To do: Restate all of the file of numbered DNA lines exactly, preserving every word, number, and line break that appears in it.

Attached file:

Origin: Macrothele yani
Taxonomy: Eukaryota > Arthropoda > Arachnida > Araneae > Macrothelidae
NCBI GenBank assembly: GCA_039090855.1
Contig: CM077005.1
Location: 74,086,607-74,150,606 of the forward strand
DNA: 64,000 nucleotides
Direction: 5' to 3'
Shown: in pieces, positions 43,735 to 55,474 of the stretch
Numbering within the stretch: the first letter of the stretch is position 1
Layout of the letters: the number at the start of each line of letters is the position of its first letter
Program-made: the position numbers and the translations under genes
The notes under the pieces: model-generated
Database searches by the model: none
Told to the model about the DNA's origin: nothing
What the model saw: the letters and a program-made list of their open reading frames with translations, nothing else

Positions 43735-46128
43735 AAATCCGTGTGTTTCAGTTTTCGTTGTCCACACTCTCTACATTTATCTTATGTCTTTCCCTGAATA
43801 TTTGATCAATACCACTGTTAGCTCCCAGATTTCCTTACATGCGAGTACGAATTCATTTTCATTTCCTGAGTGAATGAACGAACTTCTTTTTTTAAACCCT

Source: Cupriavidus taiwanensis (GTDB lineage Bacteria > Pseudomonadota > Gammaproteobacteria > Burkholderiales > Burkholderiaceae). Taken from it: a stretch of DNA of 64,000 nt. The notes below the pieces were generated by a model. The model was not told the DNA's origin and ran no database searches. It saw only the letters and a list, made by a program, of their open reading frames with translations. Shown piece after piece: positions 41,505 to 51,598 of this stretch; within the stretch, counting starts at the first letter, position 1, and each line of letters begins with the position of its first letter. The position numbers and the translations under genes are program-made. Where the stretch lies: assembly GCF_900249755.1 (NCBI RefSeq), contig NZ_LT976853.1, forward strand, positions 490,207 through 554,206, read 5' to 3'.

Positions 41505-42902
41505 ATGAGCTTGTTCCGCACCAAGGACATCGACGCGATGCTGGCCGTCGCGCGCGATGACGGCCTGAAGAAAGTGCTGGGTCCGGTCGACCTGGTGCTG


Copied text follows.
Origin: Macrothele yani
Taxonomy: Eukaryota > Arthropoda > Arachnida > Araneae > Macrothelidae
NCBI GenBank assembly: GCA_039090855.1
Contig: CM077005.1
Location: 74,086,607-74,150,606 of the forward strand
DNA: 64,000 nucleotides
Direction: 5' to 3'
Shown: in pieces, positions 43,735 to 55,474 of the stretch
Numbering within the stretch: the first letter of the stretch is position 1
Layout of the letters: the number at the start of each line of letters is the position of its first letter
Program-made: the position numbers and the translations under genes
The notes under the pieces: model-generated
Database searches by the model: none
Told to the model about the DNA's origin: nothing
What the model saw: the letters and a program-made list of their open reading frames with translations, nothing else

Positions 43735-46128
43735 AAATCCGTGTGTTTCAGTTTTCGTTGTCCACACTCTCTACATTTATCTTATGTCTTTCCCTGAATA
43801 TTTGATCAATACCACTGTTAGCTCCCAGATTTCCTTACATGCGAGTACGAATTCATTTTCATTTCCTGAGTGAATGAACGAACTTCTTTTTTTAAACCCT

Source: Cupriavidus taiwanensis (GTDB lineage Bacteria > Pseudomonadota > Gammaproteobacteria > Burkholderiales > Burkholderiaceae). Taken from it: a stretch of DNA of 64,000 nt. The notes below the pieces were generated by a model. The model was not told the DNA's origin and ran no database searches. It saw only the letters and a list, made by a program, of their open reading frames with translations. Shown piece after piece: positions 41,505 to 51,598 of this stretch; within the stretch, counting starts at the first letter, position 1, and each line of letters begins with the position of its first letter. The position numbers and the translations under genes are program-made. Where the stretch lies: assembly GCF_900249755.1 (NCBI RefSeq), contig NZ_LT976853.1, forward strand, positions 490,207 through 554,206, read 5' to 3'.

Positions 41505-42902
41505 ATGAGCTTGTTCCGCACCAAGGACATCGACGCGATGCTGGCCGTCGCGCGCGATGACGGCCTGAAGAAAGTGCTGGGTCCGGTCGACCTGGTGCTG